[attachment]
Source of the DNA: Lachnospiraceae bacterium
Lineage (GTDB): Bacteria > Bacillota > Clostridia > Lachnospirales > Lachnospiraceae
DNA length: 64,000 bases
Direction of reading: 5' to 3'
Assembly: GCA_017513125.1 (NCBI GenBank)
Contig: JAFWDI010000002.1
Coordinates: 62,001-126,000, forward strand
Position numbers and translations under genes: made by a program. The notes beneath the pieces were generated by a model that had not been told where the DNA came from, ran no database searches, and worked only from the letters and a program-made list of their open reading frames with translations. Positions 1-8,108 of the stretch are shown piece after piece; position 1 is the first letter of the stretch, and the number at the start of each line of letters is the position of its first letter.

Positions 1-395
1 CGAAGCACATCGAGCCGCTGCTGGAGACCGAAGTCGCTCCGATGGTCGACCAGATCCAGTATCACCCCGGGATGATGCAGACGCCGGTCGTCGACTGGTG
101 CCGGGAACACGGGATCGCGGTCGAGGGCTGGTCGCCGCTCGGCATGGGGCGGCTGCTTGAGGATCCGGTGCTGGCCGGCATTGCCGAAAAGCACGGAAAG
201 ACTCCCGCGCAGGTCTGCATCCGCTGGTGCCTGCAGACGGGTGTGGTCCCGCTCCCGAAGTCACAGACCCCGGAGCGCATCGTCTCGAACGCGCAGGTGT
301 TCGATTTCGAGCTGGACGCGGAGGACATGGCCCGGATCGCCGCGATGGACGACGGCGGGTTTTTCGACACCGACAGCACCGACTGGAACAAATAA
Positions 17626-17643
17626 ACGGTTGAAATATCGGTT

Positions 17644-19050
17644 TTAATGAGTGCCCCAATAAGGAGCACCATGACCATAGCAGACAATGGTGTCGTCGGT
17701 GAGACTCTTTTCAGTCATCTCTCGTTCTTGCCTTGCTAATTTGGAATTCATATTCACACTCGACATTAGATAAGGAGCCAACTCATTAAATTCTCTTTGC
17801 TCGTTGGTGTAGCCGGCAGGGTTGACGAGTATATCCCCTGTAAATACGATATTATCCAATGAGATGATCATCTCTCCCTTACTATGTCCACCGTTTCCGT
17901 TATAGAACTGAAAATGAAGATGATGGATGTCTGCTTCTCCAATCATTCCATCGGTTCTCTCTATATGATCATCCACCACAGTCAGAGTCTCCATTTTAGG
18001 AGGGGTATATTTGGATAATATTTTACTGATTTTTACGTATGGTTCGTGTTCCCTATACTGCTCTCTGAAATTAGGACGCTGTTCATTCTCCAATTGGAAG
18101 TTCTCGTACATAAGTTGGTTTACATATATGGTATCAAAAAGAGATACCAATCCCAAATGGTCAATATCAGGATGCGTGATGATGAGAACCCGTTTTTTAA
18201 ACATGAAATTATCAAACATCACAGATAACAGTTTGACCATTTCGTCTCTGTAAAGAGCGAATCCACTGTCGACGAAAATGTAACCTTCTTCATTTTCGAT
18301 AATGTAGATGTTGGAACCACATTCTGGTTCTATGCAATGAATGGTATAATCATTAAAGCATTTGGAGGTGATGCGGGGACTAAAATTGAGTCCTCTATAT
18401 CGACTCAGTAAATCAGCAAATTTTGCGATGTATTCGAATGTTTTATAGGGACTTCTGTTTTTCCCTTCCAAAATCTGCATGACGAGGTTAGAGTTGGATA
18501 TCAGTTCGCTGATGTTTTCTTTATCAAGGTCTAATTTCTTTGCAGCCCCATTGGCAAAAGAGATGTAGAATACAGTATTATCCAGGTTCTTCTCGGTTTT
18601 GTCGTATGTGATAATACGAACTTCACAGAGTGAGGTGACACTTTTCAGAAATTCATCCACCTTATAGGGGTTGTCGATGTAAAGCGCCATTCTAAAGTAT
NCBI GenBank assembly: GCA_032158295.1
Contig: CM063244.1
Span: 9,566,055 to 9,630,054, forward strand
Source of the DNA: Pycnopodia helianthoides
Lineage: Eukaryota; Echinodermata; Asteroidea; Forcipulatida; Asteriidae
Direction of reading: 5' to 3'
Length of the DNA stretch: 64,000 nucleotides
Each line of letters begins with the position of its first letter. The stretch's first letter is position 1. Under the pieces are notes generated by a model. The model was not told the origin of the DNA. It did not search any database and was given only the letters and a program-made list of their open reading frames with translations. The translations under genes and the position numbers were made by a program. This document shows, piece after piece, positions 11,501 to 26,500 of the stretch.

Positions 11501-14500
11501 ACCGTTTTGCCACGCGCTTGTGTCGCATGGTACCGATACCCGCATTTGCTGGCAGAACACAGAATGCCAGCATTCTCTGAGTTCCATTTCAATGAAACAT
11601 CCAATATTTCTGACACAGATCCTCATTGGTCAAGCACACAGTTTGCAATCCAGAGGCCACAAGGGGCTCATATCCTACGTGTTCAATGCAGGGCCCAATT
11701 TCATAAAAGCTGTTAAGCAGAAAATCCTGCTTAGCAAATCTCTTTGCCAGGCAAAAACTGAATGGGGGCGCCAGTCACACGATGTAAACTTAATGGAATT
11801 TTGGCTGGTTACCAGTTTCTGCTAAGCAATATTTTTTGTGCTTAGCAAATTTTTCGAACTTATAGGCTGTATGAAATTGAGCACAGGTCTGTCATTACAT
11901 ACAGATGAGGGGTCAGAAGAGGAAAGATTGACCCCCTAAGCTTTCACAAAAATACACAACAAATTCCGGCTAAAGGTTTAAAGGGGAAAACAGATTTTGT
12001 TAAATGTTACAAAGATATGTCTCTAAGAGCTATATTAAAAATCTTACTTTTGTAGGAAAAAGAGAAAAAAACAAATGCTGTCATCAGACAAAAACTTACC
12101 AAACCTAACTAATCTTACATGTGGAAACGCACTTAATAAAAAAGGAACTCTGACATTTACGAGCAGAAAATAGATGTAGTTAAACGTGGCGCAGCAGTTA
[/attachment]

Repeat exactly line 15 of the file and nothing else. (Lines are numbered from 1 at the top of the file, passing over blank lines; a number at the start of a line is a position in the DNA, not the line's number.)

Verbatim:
17626 ACGGTTGAAATATCGGTT